The siege lasted 900 days, through hot summers and winters of paralyzing cold and the suffering, with no end in sight, is beyond our capacity to understand. But the people of this magnificent city refused to submit, and that spirit is captured in this memorial. It is impossible not to be deeply moved.

OK, OK … An Apology to Russian Railways

In a post three days ago, I estimated that the Sapsan, the Russian “high-speed” train I took from Moscow to St. Petersburg, had a top speed of only 80-90 mph. On my return trip to Moscow today on the same train, I was able to see the digital message board at the front of the car from my seat. There were two or three stretches where our speed was shown hovering at or just under 200 kilometers per hour, or 124 mph. More than I thought, but still well below the 300 kpm (187 mph) that both the Eurostar and the Thalys trains routinely sustain. Most of the time today, the posted speed was 140 kph (89 mph). But never mind … how do I say mea culpa in Russian?

Friday, August 5, 2011

Day 11 – The Gardens of Peter the Great

It’s worth learning about Peter the Great. Time and available space does not permit much about him here, except to say that he was clearly an extraordinary figure … and not just in the 18th century.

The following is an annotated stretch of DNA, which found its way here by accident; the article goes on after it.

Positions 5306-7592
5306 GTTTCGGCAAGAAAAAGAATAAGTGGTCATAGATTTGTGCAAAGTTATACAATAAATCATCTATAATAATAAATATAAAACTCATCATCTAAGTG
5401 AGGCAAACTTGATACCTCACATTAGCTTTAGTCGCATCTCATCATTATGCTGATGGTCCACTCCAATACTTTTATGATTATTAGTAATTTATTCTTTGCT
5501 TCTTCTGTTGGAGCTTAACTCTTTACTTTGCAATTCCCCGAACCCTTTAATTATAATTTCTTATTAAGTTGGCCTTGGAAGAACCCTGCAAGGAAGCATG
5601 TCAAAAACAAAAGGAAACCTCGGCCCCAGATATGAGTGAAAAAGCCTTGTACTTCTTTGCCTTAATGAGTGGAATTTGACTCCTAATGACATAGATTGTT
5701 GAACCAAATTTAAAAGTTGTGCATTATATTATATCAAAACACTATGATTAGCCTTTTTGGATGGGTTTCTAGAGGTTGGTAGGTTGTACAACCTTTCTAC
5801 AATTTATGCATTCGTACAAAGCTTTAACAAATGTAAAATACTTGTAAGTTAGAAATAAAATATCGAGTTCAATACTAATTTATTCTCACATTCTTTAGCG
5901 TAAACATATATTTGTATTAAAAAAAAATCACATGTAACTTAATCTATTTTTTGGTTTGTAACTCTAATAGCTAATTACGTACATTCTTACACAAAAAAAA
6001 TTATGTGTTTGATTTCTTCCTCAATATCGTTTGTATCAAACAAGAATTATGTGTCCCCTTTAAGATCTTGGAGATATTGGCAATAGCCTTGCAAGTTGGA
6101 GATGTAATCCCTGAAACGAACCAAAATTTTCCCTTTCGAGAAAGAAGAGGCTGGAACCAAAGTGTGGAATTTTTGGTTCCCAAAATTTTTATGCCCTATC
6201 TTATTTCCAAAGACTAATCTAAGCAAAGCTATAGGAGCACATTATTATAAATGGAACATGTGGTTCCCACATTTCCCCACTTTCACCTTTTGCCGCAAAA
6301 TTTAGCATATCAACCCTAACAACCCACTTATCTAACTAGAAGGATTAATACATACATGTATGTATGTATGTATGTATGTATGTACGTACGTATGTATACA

Today my guide, Natalya, took me to the Grand Palace at Peterhof, located about 30 miles outside of St. Petersburg. It’s called the “Russian Versailles” and no wonder. Plans made and construction begun under Peter, but he died in 1725 and the palace was completed by his daughter, Elizabeth, in the 1740s.

Big, eh? (Best to click on these photos to enlarge them.)Sorry, it was backlit at the time and nothing I could do about that, but get the idea? Actually, you don’t, because there is more to this magnificent building to the right of where I was standing, and behind me …

… and this was over there to the left. How’s that for a Big Wow! It certainly helps to explain the popularity of this place and on a quite beautiful summer day, there were certainly crowds coming to tour the palace. Serious crowds!